Now for the juicy part. We’re going to create a new design in OpenLane, add some Verilog we baked earlier, and run the whole flow. Then we’ll look at the outputs.

  1. Create a new design in OpenLane
    # Make sure PDK_ROOT is set!
    docker run -it -v $(pwd):/openLANE_flow -v $PDK_ROOT:$PDK_ROOT -e PDK_ROOT=$PDK_ROOT -u $(id -u $USER):$(id -g $USER) openlane:rc2

    In the container, run:

    ./flow.tcl -design gcd -init_design_config

    The has now created ${OPENLANE_ROOT}/designs/gcd and a basic config.tcl configuration script.

  2. Go there and add the pre-baked sources:
    cd ${OPENLANE_ROOT}/designs/gcd
    tar xJf gcd.tar.xz
    rm gcd.tar.xz
  3. Modify config.tcl to set the clock frequency constraint, make sure the clock port name matches the clock port in gcd.v (hint: the default should be fine).
  4. Run flow.tcl in the docker container:
    docker run -it -v $(pwd):/openLANE_flow -v $PDK_ROOT:$PDK_ROOT -e PDK_ROOT=$PDK_ROOT -u $(id -u $USER):$(id -g $USER) openlane:rc2
    # container starts
    ./flow.tcl -design gcd
  5. Wait
  6. Once the run is complete, you should see a new directory in ${OPENLANE_ROOT}/designs/gcd/runs/. It’ll be named after the UTC time pertaining to the run. Call that subdirectory LATEST_RUN and descend into it. You should see logs, reports, results, tmp. If you see errors.log or errors.txt, that is bad.
  7. Look at the timing reports in ${LATEST_RUN}/reports/synthesis.
  8. What is the critical path?

Currently, by default, no power report is generated. You can enable it by uncommenting these lines in ${OPENLANE_ROOT}/scripts/sta.tcl:

 29 report_power
 30 report_power > $::env(opensta_report_file_tag)_power.rpt

Once modified, re-run the flow and look at the power report (also in ${LATEST_RUN}/reports/synthesis).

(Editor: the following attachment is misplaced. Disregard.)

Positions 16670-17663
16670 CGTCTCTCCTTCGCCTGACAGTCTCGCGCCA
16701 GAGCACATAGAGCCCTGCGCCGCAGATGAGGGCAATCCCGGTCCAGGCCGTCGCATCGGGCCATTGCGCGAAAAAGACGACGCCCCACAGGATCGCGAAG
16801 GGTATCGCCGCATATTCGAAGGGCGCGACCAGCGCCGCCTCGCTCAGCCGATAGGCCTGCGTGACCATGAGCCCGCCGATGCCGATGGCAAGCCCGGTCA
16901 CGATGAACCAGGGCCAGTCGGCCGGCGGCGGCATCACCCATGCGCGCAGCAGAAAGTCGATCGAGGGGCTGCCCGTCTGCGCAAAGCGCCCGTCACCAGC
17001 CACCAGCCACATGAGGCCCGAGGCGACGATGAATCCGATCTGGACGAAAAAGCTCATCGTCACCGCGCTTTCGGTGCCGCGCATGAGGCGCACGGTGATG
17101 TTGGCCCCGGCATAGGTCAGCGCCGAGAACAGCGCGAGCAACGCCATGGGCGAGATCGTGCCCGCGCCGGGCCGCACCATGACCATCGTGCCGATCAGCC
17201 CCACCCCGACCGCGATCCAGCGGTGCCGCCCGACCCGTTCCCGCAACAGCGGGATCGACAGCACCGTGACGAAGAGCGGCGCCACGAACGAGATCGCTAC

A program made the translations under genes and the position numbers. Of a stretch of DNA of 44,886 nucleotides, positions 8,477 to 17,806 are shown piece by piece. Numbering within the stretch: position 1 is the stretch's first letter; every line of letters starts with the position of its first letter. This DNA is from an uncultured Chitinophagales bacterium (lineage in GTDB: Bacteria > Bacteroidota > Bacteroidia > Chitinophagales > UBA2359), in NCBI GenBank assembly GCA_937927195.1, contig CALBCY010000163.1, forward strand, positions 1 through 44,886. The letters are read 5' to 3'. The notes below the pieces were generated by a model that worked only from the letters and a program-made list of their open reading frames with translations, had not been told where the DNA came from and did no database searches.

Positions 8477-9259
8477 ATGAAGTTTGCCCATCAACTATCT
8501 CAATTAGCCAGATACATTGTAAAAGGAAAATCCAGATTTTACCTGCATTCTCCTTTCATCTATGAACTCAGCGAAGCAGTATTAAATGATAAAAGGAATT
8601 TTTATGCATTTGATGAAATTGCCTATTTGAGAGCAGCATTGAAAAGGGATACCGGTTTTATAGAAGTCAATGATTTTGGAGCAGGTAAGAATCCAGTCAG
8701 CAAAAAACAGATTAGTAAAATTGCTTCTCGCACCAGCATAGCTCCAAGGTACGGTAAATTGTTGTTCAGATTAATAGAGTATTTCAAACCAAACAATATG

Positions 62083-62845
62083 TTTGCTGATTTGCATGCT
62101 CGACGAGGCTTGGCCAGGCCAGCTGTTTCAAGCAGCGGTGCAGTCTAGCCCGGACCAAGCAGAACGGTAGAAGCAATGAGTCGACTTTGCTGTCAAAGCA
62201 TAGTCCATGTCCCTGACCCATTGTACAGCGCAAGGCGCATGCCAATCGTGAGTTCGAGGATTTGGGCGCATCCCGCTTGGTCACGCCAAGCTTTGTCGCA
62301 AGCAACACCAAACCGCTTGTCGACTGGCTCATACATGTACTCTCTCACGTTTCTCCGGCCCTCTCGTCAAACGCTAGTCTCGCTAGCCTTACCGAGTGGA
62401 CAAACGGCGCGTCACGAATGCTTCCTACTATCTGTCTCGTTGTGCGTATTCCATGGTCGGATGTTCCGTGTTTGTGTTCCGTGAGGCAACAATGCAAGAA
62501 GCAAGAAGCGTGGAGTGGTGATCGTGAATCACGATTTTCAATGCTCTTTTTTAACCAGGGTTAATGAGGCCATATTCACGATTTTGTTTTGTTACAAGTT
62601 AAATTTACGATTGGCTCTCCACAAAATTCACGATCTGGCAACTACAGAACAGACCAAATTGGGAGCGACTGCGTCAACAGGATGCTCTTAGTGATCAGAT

View layout

The final output of the flow is a GDSII file containing all of the ASIC geometry. We can view it with either Magic VLSI or kLayout.


  1. Install kLayout for your platform, by package manager or from source.
  2. Set up the Skywater 130 technology in kLayout:
  3. Go to Tools > Manage Technologies
  4. Right click on the Technologies pane and select Import Technology
  5. Navigate to ${PDK_ROOT}/sky130A/ and select sky130A.lyt
  6. This will create the EFS8A technology. Close the Technology Manager window and select EFS8A with the technology toolbar button (it’s a big T in a circle).
  7. Open the GDSII file ${LATEST_RUN}/results/magic/gcd.gds.
  8. Play with viewing different layers. (NOTE: These should be named. Why are they not named?)

Design-space exploration

OpenLane comes with a convenient mechanism for running flows with a range of configuration options.

  1. Define a “regression” configuration file in ${OPENLANE_ROOT}/designs/gcd/regression.config:
CLOCK_PERIOD=(1 2 5 10)
FP_CORE_UTIL=(10 25 50)
PL_TARGET_DENSITY=(0.05 0.1 0.2)


There is some documentation for these parameters here. See also this explanation of FP_CORE_UTIL vs PL_TARGET_DENSITY.

NOTE: The scripts generate the Cartesian product of options, which is in this case 324 different runs. That’s a lot! Remove some of the configuration parameters you don’t really care about. Or try to isolate one or two dimensions to sweep at a time only.

Set up the regression config and run the regresion tool to find the tightest clock timing for the design, for example:

docker run -it -v $(pwd):/openLANE_flow -v $PDK_ROOT:$PDK_ROOT -e PDK_ROOT=$PDK_ROOT -u $(id -u $USER):$(id -g $USER) openlane:rc2
# in the container:
python3 --designs gcd --regression designs/gcd/regression.config --threads 4